Reviewer: Catriona Troth
What we thought: When Denise Mina’s Gods and Beasts won the 2013 Theakstons Old Peculier crime novel, I have to admit, I had never heard of her. I had fallen in love, that year, with Peter May’s Lewis Man, and was somewhat peeved he didn’t win. And though I’d watched BBC Scotland’s excellent dramatisation of Field of Blood, I hadn’t made the connection with Mina.
So once I discovered that her previous novel, The End of the Wasp Season, had also won the award in 2012, I thought it was high time I found out what the fuss was about. I wasn’t disappointed!
The End of the Wasp Season begins with the isolated home of a young woman being invaded by two schoolboys. Before they reach her bedroom, she manages to dial 999 and the brutal attack that follows is captured on an automatic recording.
This is the classic “two prisoner dilemma” – if two individuals are present at the crime, are they both equally guilty? And if both simply blame the other, can the truth ever be uncovered? Mina makes use of shifting points of view – predominantly that of the investigating officer, Alex Morrow, and Thomas Anderson, one of the two schoolboys – to play with both our sympathies and our suspicions.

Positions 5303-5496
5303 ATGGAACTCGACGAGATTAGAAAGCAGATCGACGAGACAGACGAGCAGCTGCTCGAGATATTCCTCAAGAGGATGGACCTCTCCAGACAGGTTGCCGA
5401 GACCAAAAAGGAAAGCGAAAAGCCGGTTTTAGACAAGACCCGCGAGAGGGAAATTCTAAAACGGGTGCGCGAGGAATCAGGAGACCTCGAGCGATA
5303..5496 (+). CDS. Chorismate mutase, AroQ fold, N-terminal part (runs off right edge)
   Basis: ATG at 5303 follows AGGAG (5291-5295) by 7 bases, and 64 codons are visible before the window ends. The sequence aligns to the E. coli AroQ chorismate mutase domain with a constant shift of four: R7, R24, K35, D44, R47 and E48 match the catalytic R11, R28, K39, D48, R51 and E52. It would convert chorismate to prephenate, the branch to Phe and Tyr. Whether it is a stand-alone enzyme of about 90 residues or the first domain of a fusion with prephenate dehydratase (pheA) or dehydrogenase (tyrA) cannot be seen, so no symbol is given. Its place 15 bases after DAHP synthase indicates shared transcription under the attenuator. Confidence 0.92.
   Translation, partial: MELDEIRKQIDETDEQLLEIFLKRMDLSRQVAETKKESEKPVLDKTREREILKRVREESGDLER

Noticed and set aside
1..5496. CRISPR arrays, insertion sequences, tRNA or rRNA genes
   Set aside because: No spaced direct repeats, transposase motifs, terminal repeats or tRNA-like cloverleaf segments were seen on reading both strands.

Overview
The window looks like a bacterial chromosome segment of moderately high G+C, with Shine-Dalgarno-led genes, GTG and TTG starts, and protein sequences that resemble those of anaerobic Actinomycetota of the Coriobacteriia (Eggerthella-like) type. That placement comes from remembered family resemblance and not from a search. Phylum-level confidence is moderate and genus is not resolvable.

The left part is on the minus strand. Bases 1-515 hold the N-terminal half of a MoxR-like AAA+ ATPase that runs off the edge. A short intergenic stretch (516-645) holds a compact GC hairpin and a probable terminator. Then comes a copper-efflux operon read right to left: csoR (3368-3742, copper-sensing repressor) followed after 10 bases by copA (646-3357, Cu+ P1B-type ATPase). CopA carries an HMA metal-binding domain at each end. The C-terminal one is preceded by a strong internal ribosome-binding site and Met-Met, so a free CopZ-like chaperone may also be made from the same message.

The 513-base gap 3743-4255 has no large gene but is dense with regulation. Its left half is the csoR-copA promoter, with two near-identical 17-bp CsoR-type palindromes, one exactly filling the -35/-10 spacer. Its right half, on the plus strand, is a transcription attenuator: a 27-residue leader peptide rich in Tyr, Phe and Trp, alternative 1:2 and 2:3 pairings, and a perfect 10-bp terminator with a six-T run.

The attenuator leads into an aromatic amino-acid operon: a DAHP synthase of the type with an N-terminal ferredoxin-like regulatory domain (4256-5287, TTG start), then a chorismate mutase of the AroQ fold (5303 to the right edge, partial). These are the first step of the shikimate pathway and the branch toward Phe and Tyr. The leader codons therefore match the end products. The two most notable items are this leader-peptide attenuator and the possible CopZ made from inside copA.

Thomas’s father is a wealthy financier who has just committed suicide after losing vast sums of other people’s money – but not before his controlling behaviour has inflicted untold damage on his wife and children. Yet we observe Thomas showing kindness, taking responsibility for his little sister, Ellie. Could he really be capable of murder? Whose words can we trust?
Mina takes many elements familiar to the crime novel and subverts them. The fact that the victim is a sex worker challenges the prejudices of both police and reader. And Mina paints a picture of life in a tower block in a poor area of Glasgow that is a long way from the Benefits Street cliché.
Morrow herself is refreshing take on the fictional police detective – a youngish woman in a ordinarily happy relationship, pregnant now with twins and conscious of how that affects that way she is treated by her colleagues. Mina provides some wonderful descriptions of the moments of contentment that pregnancy delivers, the sensation of the twins moving inside her, the way they respond to stillness with bursts of activity – tender counterpoints to the darkness of the main plot.
The End of the Wasp Season has at its heart a violent and disturbing crime. The unravelling of that crime takes us on a voyage through some dark and twisted psychology. Yet there is a warmth about it too. Mina’s view of all her characters (except, perhaps, the dead financier) is profoundly compassionate. I am definitely going to be working my way through the rest of Mina’s books now.
You’ll enjoy this if you love: Val McDermid, Sheila Bugler
Avoid if you dislike: Stories involving brutal attacks on female victims
Perfect Accompaniment: A large pot of breakfast tea and some rough oatcakes.
Genre: Crime fiction